Simon Kuznets

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Simon Smith Kuznets (1901 - 1985) was a Russian American economist at the Wharton School of the University of Pennsylvania who won the 1971 Nobel Memorial Prize in Economic Sciences "for his empirically founded interpretation of economic growth which has led to new and deepened insight into the economic and social structure and process of development".

Kuznets is credited with revolutionising econometrics, and this work is credited with fueling the so-called Keynesian "revolution". An important book of his is National Income and Its Composition, 1919–1938. Published in 1941, it contains a historically significant work on Gross National Product. His work on the business cycle (including his discovery of "Kuznets swings") and disequilibrium aspects of economic growth helped launch development economics. He also studied inequality over time, and his results formed the Kuznets Curve.

Another important development was Kuznets' empirical examination of Keynes’ 1936 Absolute Income Hypothesis. The hypothesis gave birth to what would become the first formal consumption function. However Kuznets shook the economic world by finding that Keynes' predictions, while seemingly accurate in short-run cross-sections, broke down under more rigorous examination. In his 1942 tome Uses of National Income in Peace and War, published by the National Bureau of Economic Research, Kuznets became the first economist to show that the Absolute Income Hypothesis gives inaccurate predictions in the long run (by using time-series data). Keynes had predicted that as aggregate income increases, so will marginal savings. Kuznets used new data to show that, over a longer span of time (1870's – 1940's) the savings ratio remained constant, despite large changes in income. This paved the way for Milton Friedman's Permanent Income Hypothesis, and several more modern alternatives such as the Life cycle hypothesis and the Relative Income Hypothesis.

There are two developments at Kuznets time: the emergence of econometrics and the Keynesian Revolution, both of which found in Kuznets's data an important resource for their advancement. Kuznets, however, was neither a Keynesian nor an econometrician—he took his cues from Mitchell's Institutionalism—as exemplified in his 1930 methodological pieces. Whereas Mitchell devoted his life to the study of business cycles, Kuznets turned to other fluctuations—seasonal ones and secular movements—then to national income estimation, and later to studies of economic growth. As a result, his initial work was on the empirical analysis of business cycles (1930)—a 15-20 year cycle he identified was later attached to his name, the "Kuznets Cycle". These cycles were referred to by Kuznets as long-cycles and long-swings.

Kuznets's life work was the collection and organization of the national income accounts of the United States (1934, 1941, and 1946). Kuznets was interested in statistical fact finding focusing specifically on seasonal fluctuations, secular movements, national income estimation, and economic growth. He computed national income back to 1869. He broke it down by industry, by final product, and by use. He also measured the distribution of income between rich and poor. Although Kuznets was not the first economist to try this, his work was so comprehensive and meticulous that it set the standard in the field.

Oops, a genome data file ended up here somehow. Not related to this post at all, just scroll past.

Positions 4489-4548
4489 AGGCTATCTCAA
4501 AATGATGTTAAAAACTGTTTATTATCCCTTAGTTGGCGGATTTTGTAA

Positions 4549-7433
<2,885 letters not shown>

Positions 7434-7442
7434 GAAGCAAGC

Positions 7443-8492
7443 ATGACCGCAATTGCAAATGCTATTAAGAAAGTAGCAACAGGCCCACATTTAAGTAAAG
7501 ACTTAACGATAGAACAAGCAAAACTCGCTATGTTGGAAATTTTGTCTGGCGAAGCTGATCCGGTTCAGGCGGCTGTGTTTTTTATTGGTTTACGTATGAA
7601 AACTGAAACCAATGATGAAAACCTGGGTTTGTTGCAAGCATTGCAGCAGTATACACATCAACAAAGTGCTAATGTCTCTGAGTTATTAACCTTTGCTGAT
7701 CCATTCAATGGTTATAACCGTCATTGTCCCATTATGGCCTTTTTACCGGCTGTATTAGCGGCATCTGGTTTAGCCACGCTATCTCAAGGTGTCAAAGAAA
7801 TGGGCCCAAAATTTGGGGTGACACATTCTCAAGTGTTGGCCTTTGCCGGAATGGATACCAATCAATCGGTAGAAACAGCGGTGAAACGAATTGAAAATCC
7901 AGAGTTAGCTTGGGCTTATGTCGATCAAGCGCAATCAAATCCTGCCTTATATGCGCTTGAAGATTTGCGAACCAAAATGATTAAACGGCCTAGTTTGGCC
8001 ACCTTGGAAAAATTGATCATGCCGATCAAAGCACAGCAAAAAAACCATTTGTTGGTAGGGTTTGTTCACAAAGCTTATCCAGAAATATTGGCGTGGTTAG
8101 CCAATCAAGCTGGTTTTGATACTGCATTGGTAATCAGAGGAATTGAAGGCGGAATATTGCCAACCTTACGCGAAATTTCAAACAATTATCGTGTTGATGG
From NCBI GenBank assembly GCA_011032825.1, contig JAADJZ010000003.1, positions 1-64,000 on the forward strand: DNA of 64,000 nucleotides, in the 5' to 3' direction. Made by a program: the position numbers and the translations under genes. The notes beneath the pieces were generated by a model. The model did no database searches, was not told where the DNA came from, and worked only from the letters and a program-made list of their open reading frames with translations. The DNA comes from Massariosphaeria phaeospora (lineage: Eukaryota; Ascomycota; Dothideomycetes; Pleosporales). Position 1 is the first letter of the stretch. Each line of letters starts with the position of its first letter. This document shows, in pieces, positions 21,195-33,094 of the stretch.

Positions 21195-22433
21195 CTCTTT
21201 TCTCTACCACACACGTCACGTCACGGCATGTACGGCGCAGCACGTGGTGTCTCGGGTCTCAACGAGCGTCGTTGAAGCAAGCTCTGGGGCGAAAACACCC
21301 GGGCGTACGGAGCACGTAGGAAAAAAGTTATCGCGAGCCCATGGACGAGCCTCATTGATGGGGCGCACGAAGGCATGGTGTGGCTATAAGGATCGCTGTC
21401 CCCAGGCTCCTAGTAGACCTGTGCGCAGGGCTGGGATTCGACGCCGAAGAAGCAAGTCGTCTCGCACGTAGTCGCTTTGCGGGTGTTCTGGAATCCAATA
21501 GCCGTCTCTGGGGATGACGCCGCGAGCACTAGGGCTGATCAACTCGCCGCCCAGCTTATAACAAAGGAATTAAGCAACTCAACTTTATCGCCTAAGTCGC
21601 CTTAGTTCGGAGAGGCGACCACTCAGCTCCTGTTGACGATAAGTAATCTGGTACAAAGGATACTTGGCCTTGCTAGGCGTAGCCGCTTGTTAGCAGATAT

Kuznets helped the U.S. Department of Commerce to standardize the measurement of GNP. He disapproved, however, of its use as a general indication of welfare, writing that "the welfare of a nation can scarcely be inferred from a measure of national income."

Kuznets was also one of the earliest workers on development economics, in particular collecting and analyzing the empirical characteristics of developing countries (1965, 1966, 1971, and 1979). His major thesis, which argued that underdeveloped countries of today possess characteristics different from those that industrialized countries faced before they developed, helped put an end to the simplistic view that all countries went through the same "linear stages" in their history and launched the separate field of development economics—which now focused on the analysis of modern underdeveloped countries' distinct experiences.

Among his several discoveries which sparked important theoretical research programs was his discovery of the inverted U-shaped relation between income inequality and economic growth (1955, 1963). In poor countries, economic growth increased the income disparity between rich and poor people. In wealthier countries, economic growth narrowed the difference. By noting patterns of income inequality in developed and underdeveloped countries, he proposed that as countries experienced economic growth, the income inequality first increases and then decreases. The reasoning was that in order to experience growth, countries had to shift from agricultural to industrial sectors. While there was little variation in the agricultural income, industrialization led to large differences in income. Additionally, as economies experienced growth, mass education provided greater opportunities which decreased the inequality and the lower income portion of the population gained political power to change governmental policies. He also discovered the patterns in savings-income behavior which launched the Life-Cycle-Permanent-Income Hypothesis of Modigliani and Friedman.

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